Thursday, July 13, 2017

Stop Loving the World - Chap 2

Stop Loving the World [ISBN 978-1-60178-118-5] by William Greenhill is an appended sermon to his book The Sound Hearted Christian and provides excellent advice on identifying and suppressing inordinate love of the world.  In this book Mr. Greenhill expounds 1 John 2:15, "Love not the world, neither the things that are in the world" by properly distinguishing between the correct use of the world versus the undue love the world.

Mr. Greenhill notes that "even saints are prone to love the world" and that "[t]here is a great suitableness between the world and hour corrupt hearts and natures," (p. 2).  In Chapter 2 he looks at reasons for not loving this world:
  1. Christians have a higher calling (p. 15).
  2. It is unreasonable (pp. 15-19).
  3. It is scandalous (pp. 19-20).
  4. It is idolatrous (p. 20).
  5. It is dangerous (pp. 20-22).
  6. It deals with the impossible (p. 22).
  7. It makes God the Christian's enemy (pp. 22-24).
  8. It debases our understanding (pp. 24-25).
  9. It is utterly destructive (pp. 25-26).
  10. It is hostile to godliness (pp. 26-27).
  11. It is the devil's trap (pp. 27-28).
  12. It leads to apostasy (p. 28).
The author states an obvious, but discredited, reality: "The things of God are better than the things of the world," (p. 18).



***

"Love not the world, neither the things that are in the world. If any man love the world, the love of the Father is not in him.  For all that is in the world, the lust of the flesh, and the lust of the eyes, and the pride of life, is not of the Father, but is of the world.  And the world passeth away, and the lust thereof: but he that doeth the will of God abideth for ever," (1 John 2:15-17).

Tuesday, July 11, 2017

Stop Loving the World - Chap 1

Stop Loving the World [ISBN 978-1-60178-118-5] by William Greenhill is an appended sermon to his book The Sound Hearted Christian and provides excellent advice on identifying and suppressing inordinate love of the world.  In this book Mr. Greenhill expounds 1 John 2:15, "Love not the world, neither the things that are in the world" by properly distinguishing between the correct use of the world versus the undue love the world.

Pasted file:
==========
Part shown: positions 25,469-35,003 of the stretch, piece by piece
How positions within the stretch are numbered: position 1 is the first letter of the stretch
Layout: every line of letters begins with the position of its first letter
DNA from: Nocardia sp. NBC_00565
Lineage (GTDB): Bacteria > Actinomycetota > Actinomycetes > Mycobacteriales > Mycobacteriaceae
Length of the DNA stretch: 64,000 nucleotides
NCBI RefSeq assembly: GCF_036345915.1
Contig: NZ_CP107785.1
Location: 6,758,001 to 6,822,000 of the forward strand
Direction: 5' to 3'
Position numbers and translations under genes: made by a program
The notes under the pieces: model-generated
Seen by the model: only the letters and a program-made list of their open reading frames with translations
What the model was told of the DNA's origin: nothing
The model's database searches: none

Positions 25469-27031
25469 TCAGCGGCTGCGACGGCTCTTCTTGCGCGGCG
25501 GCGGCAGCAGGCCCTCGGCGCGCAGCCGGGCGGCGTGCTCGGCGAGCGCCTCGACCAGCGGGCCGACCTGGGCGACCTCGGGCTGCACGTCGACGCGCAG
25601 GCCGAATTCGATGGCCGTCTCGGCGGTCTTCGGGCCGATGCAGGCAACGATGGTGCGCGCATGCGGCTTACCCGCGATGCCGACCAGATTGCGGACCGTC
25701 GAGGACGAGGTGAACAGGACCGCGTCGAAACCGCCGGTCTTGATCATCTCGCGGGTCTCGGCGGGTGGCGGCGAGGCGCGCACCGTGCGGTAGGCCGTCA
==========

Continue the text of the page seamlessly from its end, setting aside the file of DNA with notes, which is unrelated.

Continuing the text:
Mr. Greenhill notes that "even saints are prone to love the world" and that "[t]here is a great suitableness between the world and hour corrupt hearts and natures," (p. 2).  In Chapter 1 he addresses what is meant by "the world" and what it is to love the world.

First, the world is (1) all things created by God, (2) the customs and fashions of men, and (3) the pomp and splendor of men (pp. 3-5).

Next, Mr. Greenhill describes what it means to love the world.  To love the world is:
  1. To hold it in high account (pp. 5-6)
  2. To fix your thoughts on it (pp. 6-7)
  3. To desire it (p. 7)
  4. To set your heart on the things of it (pp. 7-8)
  5. To employ your strength in, on, and about it (pp. 8-9)
  6. To watch for all opportunities and occasions to get the things of it (pp. 9-10)
  7. To endure great hardships for it (pp. 10-11)
  8. To favor it the most (pp. 11-13)
  9. To mourn and lament for the things of it that are taken away (p. 14)
  10. To be resolved to be rich and have it one way or another (p. 14)
This short book is not only very convicting, but it is also very helpful as it encourages the Christian to obey the first and greatest commandment to "love the Lord thy God with all thy heart, and with all they soul, and with all thy mind," (Matt. 22:37).


***
"Love not the world, neither the things that are in the world. If any man love the world, the love of the Father is not in him.  For all that is in the world, the lust of the flesh, and the lust of the eyes, and the pride of life, is not of the Father, but is of the world.  And the world passeth away, and the lust thereof: but he that doeth the will of God abideth for ever," (1 John 2:15-17).